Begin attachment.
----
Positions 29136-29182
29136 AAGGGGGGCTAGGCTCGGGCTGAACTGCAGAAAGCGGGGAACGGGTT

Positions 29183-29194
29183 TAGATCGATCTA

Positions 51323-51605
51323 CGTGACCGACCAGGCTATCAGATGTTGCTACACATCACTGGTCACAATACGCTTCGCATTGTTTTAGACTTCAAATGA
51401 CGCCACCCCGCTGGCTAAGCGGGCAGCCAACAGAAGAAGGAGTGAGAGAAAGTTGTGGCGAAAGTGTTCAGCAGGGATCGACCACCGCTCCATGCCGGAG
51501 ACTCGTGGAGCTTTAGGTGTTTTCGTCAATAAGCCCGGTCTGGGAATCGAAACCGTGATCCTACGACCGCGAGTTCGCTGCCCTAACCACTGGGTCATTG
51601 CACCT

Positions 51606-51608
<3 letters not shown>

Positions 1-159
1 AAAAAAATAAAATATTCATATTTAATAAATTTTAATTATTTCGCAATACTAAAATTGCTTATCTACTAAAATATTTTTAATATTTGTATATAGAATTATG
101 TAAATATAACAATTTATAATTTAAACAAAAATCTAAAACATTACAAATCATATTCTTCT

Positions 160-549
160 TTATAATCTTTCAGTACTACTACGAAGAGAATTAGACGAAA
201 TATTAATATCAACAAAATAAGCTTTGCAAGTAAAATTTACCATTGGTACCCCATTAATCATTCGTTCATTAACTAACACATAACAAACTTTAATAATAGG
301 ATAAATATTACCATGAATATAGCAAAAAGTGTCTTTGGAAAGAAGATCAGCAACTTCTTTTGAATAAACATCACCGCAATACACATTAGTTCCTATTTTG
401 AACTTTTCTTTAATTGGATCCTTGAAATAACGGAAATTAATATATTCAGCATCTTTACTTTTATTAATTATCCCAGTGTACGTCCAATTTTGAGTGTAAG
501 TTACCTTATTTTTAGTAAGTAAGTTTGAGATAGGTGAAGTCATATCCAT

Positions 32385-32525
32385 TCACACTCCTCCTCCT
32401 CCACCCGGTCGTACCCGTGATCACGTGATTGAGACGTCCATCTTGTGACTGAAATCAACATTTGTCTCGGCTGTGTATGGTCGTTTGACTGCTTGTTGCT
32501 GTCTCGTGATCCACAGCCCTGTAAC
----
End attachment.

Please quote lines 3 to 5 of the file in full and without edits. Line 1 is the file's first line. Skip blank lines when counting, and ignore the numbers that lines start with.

Positions 29183-29194
29183 TAGATCGATCTA

Positions 51323-51605